The other great empires have been reduced to disjointed bits: Macao, Belize, Gibraltar, Reunion, St. Helena, the Falklands, etc. Only the Russians are left. Why is the world so little aware of the Russian empire? How have the Russians maintained strict colonial control without anyone noticing?
The Russian empire kept out of view thanks to two features: the land connection, and the creation of republics. Regardless how far the Russians traveled, they always stayed on land, so their colonies lacked the obviously colonial quality of a sea empire. Although Central Asia lies much further from Moscow than does Algeria from Paris, the sea constitutes an insurmountable barrier to making Algeria part of France, while the land tie between Russia and Central Asia facilitates their connection and obscures the alien quality of Russian rule in Central Asia.
The establishment of republics also served to make the Russian empire invisible. Powerless local governments allow the Russians to maintain control while bestowing the appearance of autonomy. Although Russians rule, this becomes evident only upon closer inspection. Setting up subservient local governments in vanquished territories is the major Russian contribution to the refinement of colonial rule.
Changes and Prospects
Central Asia's invisibility is coming to an end with its population explosion and a heightened political awareness. The region's demographic surge has already begun to transform the Muslims' role within the U.S.S.R. In the years between the censuses of 1959 and 1970, the major nationalities of Central Asia increased in population by 51 percent, as shown in Table I; increases between the 1970 and 1979 census were still an impressive 32 percent. Russian gains during the same periods were but 13 and 6 percent, respectively.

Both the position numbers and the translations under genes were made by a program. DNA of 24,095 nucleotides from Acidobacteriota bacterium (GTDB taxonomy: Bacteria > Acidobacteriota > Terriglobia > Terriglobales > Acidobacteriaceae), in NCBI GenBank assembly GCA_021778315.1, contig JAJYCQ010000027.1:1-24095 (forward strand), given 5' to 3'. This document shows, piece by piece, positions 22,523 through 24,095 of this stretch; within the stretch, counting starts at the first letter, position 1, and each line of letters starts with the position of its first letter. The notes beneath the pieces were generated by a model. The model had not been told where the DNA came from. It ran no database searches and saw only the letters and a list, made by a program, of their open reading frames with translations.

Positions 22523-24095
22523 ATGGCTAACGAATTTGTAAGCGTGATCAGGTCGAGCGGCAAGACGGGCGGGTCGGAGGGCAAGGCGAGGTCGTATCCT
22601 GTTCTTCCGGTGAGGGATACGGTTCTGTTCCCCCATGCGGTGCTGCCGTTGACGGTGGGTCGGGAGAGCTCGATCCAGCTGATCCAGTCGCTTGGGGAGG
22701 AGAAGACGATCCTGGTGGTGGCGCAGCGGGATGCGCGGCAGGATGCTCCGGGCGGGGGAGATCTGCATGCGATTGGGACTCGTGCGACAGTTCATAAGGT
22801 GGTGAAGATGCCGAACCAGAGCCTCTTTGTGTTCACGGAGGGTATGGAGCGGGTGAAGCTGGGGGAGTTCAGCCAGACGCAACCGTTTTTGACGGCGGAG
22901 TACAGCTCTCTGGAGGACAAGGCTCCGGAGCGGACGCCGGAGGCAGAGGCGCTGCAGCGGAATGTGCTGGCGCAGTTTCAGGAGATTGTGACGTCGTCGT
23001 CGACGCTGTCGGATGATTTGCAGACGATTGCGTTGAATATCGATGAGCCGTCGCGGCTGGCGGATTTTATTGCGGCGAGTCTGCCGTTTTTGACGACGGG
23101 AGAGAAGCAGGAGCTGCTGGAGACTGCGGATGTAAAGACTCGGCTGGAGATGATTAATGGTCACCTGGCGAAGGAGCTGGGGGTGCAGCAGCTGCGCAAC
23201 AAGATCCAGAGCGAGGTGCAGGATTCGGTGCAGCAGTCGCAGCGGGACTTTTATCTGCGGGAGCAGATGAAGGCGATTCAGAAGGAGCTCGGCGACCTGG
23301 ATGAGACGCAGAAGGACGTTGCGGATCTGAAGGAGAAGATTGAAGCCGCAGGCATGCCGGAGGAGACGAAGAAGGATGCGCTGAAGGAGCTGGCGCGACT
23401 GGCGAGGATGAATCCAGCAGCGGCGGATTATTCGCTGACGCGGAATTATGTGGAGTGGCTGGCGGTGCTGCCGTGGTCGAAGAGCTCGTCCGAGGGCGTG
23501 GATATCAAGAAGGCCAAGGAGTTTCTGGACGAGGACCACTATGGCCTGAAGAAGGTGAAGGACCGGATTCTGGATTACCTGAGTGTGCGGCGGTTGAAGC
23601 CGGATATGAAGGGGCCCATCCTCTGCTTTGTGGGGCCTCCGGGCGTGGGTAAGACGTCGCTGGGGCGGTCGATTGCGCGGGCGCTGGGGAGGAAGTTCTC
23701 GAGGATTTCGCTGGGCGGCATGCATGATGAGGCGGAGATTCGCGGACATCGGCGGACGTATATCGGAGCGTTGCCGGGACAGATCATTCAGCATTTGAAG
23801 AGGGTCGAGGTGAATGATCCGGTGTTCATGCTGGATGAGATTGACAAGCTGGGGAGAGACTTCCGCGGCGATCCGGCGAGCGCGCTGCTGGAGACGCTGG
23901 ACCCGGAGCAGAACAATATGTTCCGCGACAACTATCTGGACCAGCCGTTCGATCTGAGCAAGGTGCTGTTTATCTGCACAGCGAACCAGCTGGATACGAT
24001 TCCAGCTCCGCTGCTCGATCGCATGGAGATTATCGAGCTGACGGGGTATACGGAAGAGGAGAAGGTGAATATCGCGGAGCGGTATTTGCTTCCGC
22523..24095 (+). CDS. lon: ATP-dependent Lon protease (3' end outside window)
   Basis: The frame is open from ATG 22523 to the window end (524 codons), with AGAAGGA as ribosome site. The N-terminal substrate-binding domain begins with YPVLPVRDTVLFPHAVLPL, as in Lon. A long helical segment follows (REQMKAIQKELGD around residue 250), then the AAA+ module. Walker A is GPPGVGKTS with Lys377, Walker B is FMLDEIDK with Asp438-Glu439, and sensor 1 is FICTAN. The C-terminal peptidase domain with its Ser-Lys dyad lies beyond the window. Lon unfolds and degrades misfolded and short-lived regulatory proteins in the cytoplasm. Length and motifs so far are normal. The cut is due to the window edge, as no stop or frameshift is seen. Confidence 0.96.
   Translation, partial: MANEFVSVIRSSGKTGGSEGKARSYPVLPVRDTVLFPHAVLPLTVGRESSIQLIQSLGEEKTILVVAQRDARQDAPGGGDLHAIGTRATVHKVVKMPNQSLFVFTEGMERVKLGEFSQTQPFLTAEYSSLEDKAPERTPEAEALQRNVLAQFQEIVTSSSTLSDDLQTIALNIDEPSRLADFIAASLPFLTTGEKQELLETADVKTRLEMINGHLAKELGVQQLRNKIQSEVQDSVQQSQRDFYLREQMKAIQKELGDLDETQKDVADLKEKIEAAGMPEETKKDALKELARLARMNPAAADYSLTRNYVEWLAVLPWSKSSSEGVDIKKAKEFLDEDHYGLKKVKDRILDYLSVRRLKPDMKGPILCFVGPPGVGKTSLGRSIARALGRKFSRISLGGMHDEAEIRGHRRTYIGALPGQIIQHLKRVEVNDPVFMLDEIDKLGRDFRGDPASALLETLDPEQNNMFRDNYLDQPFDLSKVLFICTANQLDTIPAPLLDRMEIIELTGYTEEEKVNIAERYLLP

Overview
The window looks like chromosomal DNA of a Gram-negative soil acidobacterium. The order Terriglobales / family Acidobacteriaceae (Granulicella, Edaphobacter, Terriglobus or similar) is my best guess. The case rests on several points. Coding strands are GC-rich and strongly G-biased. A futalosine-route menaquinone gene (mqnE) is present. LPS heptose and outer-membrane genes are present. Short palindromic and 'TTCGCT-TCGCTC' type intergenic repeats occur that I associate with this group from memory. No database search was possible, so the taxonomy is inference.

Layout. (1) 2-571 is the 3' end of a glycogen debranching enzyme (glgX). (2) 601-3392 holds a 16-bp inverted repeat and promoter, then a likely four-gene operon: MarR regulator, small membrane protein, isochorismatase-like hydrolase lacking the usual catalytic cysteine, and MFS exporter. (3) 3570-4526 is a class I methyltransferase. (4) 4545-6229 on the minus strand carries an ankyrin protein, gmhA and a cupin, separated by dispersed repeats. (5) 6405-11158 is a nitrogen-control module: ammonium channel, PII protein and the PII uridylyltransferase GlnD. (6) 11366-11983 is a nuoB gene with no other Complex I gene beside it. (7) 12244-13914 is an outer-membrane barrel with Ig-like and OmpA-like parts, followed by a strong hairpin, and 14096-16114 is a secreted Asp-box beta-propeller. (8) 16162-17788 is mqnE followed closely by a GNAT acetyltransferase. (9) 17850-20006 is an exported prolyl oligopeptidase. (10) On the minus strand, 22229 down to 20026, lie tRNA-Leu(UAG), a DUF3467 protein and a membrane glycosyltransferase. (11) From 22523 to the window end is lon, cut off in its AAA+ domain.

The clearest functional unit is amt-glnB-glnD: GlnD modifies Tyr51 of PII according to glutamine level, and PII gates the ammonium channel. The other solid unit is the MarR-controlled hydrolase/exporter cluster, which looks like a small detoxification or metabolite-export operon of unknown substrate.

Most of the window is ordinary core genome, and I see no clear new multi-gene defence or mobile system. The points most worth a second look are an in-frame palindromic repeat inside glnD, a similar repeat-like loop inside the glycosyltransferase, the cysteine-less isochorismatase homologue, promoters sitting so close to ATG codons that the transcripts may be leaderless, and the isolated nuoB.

|Population Increases of Major Central Asian Nationality Groups|
On average, Central Asian nationalities have increased by nearly half in a decade; this comes to about 3.8 percent per annum, a figure approaching the biological maximum.
The Muslim population of Central Asia numbered some 13 million in 1959, 20 million in 1970, and 27 million in 1979. Central Asian Muslims constituted 6 percent of the total Soviet population in 1959, 8 percent in 1970, and 11 percent in 1979, and they will make up an ever-larger proportion of the Soviet population in the coming decades. As the region grows in numbers, its concerns demand more attention from the Russian authorities.
This surge in the Muslim population is already transforming the Soviet work force and army. Young Muslims of Central Asia are coming of working age in large numbers just as the Soviet economy needs many additional low-skill manual workers; the timing might be just right. Like the workers from the Mediterranean area who seek work in North Europe, the Muslims of Central Asia can go north to jobs in Siberia and Western Russia. The difficulty lies in matching workers and positions, for Central Asians are reluctant to leave their region, and most of the new jobs cannot be relocated in Central Asia. Will they migrate; will the jobs come to them; both, or neither?